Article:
5. For me, the most rewarding work results in a reaction or response from people that indicates I’ve influenced their thinking, feelings, and behavior.
Without the feedback from my audience, I had no way of knowing if the work I was doing was worthwhile. Did my efforts actually influence anyone’s thinking or their actions? Did it make their lives better?
Seeing my core motivations reflected like this helped me clearly see why I felt detached and unfulfilled in my work.
I am most alive when I have the opportunity to serve people. How? By fully immersing myself into a problem space, deeply understanding it to the point of mastery, and then being able to share or express that knowledge with others. Why? So that it impacts their lives and influences their behavior in a positive way.
Sure, teaching WordPress enabled me to make sense of a complicated topic and then communicate it to others via tutorial videos. But without the ability to directly see the impact on people’s lives, it had become a tedious exercise rather than a richly rewarding and worthwhile endeavor.
Joining Motivations AI
Learning my top motivations was an eye-opening experience. I immediately saw the potential to transform people’s lives for the better.
I thought about my coaching clients and how many struggled because they felt out of alignment with their innate sense of purpose.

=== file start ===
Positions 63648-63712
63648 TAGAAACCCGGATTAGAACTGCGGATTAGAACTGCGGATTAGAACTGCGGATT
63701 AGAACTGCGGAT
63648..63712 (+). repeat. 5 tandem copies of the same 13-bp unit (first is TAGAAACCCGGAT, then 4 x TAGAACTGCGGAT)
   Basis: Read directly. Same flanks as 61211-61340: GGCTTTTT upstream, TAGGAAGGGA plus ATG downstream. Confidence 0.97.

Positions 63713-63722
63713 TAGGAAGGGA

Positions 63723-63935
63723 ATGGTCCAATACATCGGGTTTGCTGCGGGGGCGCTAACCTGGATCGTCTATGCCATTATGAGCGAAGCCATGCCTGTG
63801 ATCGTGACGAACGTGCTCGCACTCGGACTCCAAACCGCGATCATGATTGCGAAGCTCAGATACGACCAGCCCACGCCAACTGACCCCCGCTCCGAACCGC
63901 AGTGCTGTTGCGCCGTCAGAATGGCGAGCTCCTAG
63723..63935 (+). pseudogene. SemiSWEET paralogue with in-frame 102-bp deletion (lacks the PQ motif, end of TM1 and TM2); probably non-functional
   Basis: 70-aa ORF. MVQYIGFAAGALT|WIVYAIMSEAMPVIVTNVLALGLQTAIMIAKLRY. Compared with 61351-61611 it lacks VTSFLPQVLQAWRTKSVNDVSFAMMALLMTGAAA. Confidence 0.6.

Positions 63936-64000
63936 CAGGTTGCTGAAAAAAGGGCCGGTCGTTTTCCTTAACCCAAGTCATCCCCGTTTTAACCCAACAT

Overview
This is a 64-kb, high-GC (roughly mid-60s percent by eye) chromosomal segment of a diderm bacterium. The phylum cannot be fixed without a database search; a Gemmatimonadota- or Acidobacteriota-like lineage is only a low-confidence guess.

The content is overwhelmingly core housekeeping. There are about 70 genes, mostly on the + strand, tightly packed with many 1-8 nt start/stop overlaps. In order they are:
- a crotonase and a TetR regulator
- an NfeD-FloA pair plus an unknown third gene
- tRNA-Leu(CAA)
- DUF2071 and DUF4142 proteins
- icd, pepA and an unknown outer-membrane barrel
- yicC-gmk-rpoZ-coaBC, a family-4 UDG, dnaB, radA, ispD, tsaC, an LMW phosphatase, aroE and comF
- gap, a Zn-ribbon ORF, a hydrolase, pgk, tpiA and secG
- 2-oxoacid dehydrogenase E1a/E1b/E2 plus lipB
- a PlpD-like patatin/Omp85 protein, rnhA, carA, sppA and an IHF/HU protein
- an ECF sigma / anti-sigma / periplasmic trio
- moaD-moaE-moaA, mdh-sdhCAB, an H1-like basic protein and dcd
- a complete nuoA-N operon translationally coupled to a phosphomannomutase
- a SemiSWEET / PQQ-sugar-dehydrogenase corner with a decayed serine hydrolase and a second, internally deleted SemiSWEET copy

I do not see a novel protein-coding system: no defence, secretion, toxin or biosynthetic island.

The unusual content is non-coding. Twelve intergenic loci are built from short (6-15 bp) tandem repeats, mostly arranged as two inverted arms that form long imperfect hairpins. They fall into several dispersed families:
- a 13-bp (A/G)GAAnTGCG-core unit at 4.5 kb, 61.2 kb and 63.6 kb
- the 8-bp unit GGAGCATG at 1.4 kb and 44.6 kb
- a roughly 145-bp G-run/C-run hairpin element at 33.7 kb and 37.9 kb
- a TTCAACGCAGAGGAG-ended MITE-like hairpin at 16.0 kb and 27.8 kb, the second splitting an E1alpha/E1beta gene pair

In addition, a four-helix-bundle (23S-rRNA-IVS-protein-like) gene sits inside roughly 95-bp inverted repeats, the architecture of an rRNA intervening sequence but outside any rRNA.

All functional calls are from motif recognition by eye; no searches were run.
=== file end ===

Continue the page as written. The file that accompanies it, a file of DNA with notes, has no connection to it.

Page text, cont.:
I thought about my daughter and her college friends, and how they could benefit from knowing what career path would most light them up in the long term.
And imagine how companies could benefit from knowing every team member’s core motivation and what drove them to contribute at their best.
What would it look like if every person knew—with certainty—the type of work that resonated with them deeply? What a world that would be!
Before the holidays, Chris hired me to conduct a review of the training materials the company had used to certify practitioners before they could offer the MCode™ assessment to their clients. After an in-depth review of the course, I proposed a new learning experience that would be even more effective in training coaches to leverage the MCode™ assessment in their coaching practices.
The project was so intriguing that I was energized in a way I hadn’t been in years. Even after delivering my report, I kept thinking about the project and how we could improve the training.
So, when Chris invited me to join him as the Vice President of Learning Strategy and Design, I didn’t hesitate. How could I turn down a role so perfectly suited to my experience, strengths, motivations, and lifelong passions? It was a no-brainer.
The compensation was generous—much more than I’d been offered before. But far more compelling was the opportunity to join a team of incredibly talented people who were motivated like me… to help people better understand themselves, find more satisfaction in their work, and live happier, more fulfilled lives.